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Does AIFF retain the right to claim sports ministry grants?

Jaydeep Basu



The AIFF has withheld the prize money of all revolting I-League clubs, releasing only of champions Chennai City FC, but only after being served a reminder.

New Delhi: Sports minister Kiren Rijiju recently informed the Parliament about enhancing the funding of the All India Football Federation (AIFF) for development of the game. The federation received Rs 23.08 crore in 2018-19. For 2019-20, the AIFF submitted a proposal of Rs 46 crore. Sources said it may have to settle for Rs 30 crore.

As a recognised national sports federation (NSF), the AIFF receives funding mainly under Annual Calendar for Training and Competition (ACTC) from Sports Authority of India (SAI). It mostly spends the money for various national team’s preparatory camps, exposure tours and participation in international tournaments.

Under the current scenario, do the AIFF has the right to claim the money as NSF? Or should the government release the fund?

Now that the AIFF’s “strictly confidential” agreement with its marketing partners is on public domain, it is no secret the federation receives an amount of around Rs. 50 crore annually from a private organisation.

The agreement also makes it clear that in exchange, the football federation has agreed to hand over the rights of selecting clubs and shaping the rules of running of its national league to the same organisation.

As per the agreement, the federation have forfeited the right to decide if a new club show interest to enter the league or the league should have promotion or relegation.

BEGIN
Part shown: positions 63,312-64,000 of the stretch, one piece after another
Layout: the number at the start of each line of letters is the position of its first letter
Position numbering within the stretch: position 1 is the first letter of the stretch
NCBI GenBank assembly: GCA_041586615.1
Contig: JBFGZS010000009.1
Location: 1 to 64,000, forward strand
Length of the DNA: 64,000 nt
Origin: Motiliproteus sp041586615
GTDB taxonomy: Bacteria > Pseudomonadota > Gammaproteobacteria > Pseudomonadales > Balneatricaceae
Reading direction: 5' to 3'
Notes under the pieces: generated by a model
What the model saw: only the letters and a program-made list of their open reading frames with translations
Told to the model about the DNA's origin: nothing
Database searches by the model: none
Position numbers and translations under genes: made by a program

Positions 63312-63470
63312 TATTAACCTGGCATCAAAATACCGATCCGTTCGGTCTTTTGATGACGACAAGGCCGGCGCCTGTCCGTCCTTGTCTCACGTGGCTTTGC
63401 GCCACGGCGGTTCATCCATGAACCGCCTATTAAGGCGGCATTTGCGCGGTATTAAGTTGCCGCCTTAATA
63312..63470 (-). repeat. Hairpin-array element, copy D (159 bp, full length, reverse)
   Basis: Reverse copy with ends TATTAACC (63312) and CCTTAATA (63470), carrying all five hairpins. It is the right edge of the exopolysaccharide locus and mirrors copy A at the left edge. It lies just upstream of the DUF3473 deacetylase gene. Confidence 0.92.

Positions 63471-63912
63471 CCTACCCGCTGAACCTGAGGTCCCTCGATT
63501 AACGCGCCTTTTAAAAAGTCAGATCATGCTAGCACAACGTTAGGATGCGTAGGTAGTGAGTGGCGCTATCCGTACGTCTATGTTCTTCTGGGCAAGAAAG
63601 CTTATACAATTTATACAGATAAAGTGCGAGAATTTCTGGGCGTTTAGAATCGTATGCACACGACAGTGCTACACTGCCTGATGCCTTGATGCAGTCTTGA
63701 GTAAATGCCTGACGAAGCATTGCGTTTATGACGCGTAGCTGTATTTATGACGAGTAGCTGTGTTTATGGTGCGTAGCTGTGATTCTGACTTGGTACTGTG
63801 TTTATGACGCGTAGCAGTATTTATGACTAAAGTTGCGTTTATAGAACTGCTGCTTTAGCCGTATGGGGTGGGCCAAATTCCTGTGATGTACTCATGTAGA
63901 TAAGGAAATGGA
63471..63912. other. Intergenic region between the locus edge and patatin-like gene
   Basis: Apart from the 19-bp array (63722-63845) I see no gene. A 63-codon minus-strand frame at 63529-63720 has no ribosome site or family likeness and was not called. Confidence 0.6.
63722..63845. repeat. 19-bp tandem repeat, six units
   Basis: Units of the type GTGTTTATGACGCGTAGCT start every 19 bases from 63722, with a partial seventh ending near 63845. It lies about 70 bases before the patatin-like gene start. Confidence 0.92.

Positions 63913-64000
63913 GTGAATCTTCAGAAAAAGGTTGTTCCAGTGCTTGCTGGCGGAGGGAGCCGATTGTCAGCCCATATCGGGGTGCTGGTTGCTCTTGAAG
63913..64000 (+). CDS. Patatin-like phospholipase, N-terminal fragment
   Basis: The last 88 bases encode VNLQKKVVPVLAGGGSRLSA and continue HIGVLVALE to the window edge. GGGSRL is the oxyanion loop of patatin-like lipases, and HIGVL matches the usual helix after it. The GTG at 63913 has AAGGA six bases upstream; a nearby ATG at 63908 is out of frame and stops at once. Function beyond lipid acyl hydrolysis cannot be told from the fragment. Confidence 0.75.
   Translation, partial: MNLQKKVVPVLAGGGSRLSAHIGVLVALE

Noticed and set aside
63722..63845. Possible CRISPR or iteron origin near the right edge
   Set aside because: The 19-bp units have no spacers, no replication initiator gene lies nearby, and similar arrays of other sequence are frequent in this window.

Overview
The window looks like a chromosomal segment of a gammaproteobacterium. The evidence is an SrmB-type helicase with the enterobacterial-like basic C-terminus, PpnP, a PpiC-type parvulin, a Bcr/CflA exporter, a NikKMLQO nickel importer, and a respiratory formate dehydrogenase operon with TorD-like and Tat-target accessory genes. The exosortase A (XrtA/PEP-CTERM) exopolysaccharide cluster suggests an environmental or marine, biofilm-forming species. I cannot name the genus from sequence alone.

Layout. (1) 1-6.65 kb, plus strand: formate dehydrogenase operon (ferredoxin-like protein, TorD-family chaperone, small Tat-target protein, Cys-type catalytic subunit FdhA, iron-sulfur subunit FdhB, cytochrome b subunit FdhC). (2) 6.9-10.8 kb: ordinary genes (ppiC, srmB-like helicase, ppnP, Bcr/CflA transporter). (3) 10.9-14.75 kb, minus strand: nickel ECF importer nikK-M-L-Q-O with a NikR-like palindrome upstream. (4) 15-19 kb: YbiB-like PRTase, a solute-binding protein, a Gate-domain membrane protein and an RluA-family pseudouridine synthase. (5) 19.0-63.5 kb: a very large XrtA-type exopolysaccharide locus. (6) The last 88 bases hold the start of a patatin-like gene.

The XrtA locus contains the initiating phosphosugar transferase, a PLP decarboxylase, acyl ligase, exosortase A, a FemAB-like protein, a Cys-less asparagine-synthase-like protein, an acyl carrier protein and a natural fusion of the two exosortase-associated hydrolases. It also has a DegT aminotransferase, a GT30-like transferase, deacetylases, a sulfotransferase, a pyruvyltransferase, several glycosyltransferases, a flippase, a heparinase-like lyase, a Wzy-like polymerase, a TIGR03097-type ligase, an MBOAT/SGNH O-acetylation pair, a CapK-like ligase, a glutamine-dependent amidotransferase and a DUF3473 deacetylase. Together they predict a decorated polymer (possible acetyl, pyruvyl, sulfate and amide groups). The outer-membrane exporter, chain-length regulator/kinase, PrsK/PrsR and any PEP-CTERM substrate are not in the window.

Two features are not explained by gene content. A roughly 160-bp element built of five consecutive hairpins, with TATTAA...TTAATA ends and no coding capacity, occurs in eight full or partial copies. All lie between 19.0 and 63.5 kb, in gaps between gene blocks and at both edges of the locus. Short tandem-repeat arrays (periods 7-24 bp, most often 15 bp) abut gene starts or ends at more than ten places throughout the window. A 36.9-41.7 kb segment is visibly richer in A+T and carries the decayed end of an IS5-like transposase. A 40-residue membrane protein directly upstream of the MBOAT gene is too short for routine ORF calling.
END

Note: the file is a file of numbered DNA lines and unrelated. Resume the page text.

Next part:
The agreement also says nominees of marketing partners would be accommodated in its important sub-committees in technical, financial and regulatory matters.

It will be interesting to know whether AIFF, since signing the agreement in 2010, has informed the government in writing the details of its financial, administrative and technical deals with its marketing partners or on the grants it separately receives from FIFA and AFC.

True, the annual government grant of Rs. 30 crore is not enough to run football in India. Without sponsors, the game cannot progress beyond a certain level. But does it imply the national league of the country can be put on sale?

After all, the country’s national team is chiefly selected on the basis of its national league. The government spends substantially on national team’s training, exposure and participation in international tournaments.

One more disturbing fact came to light recently. The AIFF released the prize money of a particular club (I-League champions) despite financial constraints. Payment of prize money of all other teams were put on hold without assigning any reason.

Interestingly, most of the clubs denied payment are part of the group seeking “justice” for I-League. Lack of money could be the reason for selective payment but if clubs allege arm twisting and blackmailing, they cannot be dismissed easily.

Sadly, even the clubs who are flexing muscles about knocking the doors of the court of law are expected to mess up while raising the real issues. While some club officials are inexperienced, two Kolkata clubs are so deeply submerged in their own “tradition” that they don’t even notice when their houses go under water.

The issue before the clubs is not about ascent of ISL or the degradation of I-League. It is all about who should run Indian football? A public body recognised as an NSF or a private body formed solely for commercial purposes?

If the AIFF under Praful Patel is pursuing a policy of neo-liberalism, it should better explain. To set a trend where money is more important than performance is dangerous and totally defeats the purpose of competitive sport.

The ugly side of the beautiful game should not be allowed to raise its head.